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Mental Health Week - 18 to 24 May 2020 - theme is 'kindness'

Well, May is mental health month and last week was Mental Health week. Especially in these isolating times it’s worth looking at mental health in a little more detail. Rather than treating it generally we thought it would be good to get the views of a YouDriver on the subject.

This reflects Chris’s views and is based on his experiences.

Are they mental health issues or life issues?

Over many years I have worked with employees, friends and colleagues who have started conversations about how they feel. I listen and (gently of course) ask a thousand questions to understand as much as I can, to try to find the cause. In many, certainly a majority. of cases the person has been taking medication.

My first reaction is – why? What and how did you get to this stage – to go to a doctor, then they prescribe serious addictive medication that merely numbs the effects and certainly never cures the cause.

With doctors giving you ten minutes to ask, dig, delve, diagnose and come up with a solution there is no way they can make an accurate diagnosis in that time and certainly not know what the cause is. Often in its early stages the issue does not require medication but requires someone to work with the individual to get to the bottom of the problem. There are other options, for example Cognitive Behavioural Therapy (CBT) and people can be placed on a CBT programme, but that is often a lottery and it can take months to get on the list.

Doctors in my opinion don’t have the time or the experience to deal with mental health issues. Prescribing strong anti-depressant drugs to a 21-year-old man who feels down and allegedly depressed 2 to 3 times a week isn’t the answer, when in reality the young man had so many things happening in his life that he was struggling to cope. He needed a physical person to talk things through with.

What I noticed more than anything is as you dig a bit deeper and chat with the person, they explain how they feel. When they start to describe the feelings, I will often say OMG I feel like that sometimes and life can kick you hard, can’t it?

It’s amazing how when the person realises that the emotion is part of human life and others suffer with it as well, they start to think ‘Oh it’s not really mental illness, it’s part of life, and I need to find a solution to get around it.”

Obviously if people are left to fester over time the matter escalates and secondary things start to happen such as social isolation, eating disorders, poor self-worth and many other effects start to creep in.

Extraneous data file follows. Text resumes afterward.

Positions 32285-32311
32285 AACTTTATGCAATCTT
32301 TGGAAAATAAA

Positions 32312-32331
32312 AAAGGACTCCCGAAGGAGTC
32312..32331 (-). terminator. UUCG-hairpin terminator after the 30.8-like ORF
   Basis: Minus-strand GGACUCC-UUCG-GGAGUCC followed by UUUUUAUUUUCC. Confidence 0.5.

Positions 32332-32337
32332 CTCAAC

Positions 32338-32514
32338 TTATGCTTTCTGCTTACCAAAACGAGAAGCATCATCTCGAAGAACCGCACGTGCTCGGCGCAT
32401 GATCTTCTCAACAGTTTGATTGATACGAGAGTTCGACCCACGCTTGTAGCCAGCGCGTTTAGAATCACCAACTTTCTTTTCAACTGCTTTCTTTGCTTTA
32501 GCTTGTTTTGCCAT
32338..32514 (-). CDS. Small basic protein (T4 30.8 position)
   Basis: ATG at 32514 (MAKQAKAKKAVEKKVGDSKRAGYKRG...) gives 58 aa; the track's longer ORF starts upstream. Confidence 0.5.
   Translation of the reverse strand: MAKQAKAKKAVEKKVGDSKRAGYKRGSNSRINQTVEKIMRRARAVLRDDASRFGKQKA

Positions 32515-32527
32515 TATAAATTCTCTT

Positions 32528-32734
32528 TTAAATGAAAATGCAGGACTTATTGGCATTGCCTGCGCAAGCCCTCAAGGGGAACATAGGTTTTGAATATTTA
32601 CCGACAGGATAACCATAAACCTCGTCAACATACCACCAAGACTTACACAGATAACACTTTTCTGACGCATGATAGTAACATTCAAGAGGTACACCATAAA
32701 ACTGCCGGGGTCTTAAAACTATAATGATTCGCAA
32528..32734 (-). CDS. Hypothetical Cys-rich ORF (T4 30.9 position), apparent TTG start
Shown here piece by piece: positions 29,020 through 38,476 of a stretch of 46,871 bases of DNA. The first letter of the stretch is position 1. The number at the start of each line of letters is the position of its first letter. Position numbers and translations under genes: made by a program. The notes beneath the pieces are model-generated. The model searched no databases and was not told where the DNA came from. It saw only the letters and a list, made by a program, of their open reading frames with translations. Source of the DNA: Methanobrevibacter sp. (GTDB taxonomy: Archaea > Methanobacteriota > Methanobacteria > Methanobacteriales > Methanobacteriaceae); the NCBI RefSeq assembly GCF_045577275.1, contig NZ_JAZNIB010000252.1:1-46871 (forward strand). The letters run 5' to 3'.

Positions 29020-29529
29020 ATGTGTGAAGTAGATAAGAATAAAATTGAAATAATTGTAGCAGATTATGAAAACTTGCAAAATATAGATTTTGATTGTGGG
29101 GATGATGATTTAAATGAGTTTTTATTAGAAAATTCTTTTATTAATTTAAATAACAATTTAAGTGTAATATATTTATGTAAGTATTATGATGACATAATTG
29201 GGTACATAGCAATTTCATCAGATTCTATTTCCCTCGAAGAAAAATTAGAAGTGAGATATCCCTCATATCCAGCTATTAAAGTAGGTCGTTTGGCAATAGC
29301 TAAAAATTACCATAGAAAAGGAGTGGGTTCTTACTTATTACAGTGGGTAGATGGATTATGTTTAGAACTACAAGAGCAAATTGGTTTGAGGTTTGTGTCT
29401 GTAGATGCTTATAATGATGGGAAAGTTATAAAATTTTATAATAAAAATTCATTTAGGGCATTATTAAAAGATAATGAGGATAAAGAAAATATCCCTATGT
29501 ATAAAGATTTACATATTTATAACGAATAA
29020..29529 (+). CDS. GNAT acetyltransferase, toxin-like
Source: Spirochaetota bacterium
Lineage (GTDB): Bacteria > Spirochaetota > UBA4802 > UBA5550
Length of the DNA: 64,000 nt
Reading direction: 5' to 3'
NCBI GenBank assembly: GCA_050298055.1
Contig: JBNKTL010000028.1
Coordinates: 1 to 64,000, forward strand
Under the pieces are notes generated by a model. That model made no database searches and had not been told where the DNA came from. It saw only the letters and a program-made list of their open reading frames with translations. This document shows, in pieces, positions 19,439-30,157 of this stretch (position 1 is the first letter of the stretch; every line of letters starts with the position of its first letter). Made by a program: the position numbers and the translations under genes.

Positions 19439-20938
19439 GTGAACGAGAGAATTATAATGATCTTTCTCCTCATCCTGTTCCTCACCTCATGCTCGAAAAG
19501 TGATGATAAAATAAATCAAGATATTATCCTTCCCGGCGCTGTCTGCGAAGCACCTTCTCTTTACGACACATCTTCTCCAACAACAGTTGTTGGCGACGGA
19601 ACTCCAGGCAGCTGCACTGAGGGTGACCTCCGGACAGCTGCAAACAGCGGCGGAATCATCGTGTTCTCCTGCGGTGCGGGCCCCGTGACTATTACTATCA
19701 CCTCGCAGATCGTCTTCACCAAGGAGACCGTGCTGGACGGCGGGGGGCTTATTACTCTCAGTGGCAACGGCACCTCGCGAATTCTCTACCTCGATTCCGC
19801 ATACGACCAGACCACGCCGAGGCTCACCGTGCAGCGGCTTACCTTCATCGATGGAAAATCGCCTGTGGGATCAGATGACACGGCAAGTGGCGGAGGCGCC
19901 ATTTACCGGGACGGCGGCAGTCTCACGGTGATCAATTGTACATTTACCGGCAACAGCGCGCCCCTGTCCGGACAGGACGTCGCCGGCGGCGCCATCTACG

Watching for signs very early on is so critical especially with young people.

Today’s society doesn’t help

Today two of our major problems are labels and instant coffee.

We are so quick to label people, including ourselves. For many that means – I feel low, therefore I am depressed, therefore this is medical and I cannot do anything about it. I need professional help. I hear young people saying all the time “I’m stressed, I’m depressed” and I wonder if they are really stressed or depressed or if they’ve watched something on a soap opera that looks like that therefore they think that’s what they have.

If you have children and you start to hear this, don’t be alarmed but gently sit down and start to dig a little and try to understand the matter.

Don’t rush, take time to observe and see how you or other members of the family can help. Naturally if it persists or other effects start to show then it’s best to seek professional advice – but medication should be the last resort.

Instant Coffee – we want a quick fix for everything today. Talking to people who feel lethargic or lacklustre, when you suggest reviewing their diet, eating habits and lifestyle, they think that that’s too hard and it’s easier to just go to the shop and buy multi vitamins.

Maybe we go to the doctors with these mental health symptoms and think “I need a pill and I trust a doctor – who wouldn’t?”, and often the doctor won’t argue and will give you what you perceive as the magic pill to cure how you feel. However, some antidepressant drugs have awful side effects and in reality it’s the last thing you need.

In summary this month the message is – let’s get talking! Often early stages of unhappiness, stress, anxiety etc can be halted, reduced by talking and help.

We are all busy in our lives and often have our own life issues to sort out. But we need to stop and listen and watch others and be more aware of the subtle signs of life stresses. I don’t like to use the word mental health issues because if we did, I think 99% of society would have mental health issues. I think in many instances it’s not a sign of mental illness to feel sad each week or even each day.

It’s dependent on your circumstances and what’s happening, but it’s also about controlling your emotions.

Look at the list below. We all could tick several of those boxes, but we need support and understanding to overcome them and to be told we are not ill, it’s just life. We can work together on it.

So, I could write a book on this subject but you would get bored and switch off. But as a director, manager, co-worker, dad, mum, grandparent, son, daughter, friend or neighbour, watch out for the simple signs in people and get people talking. What do they say; a problem shared is a problem halved.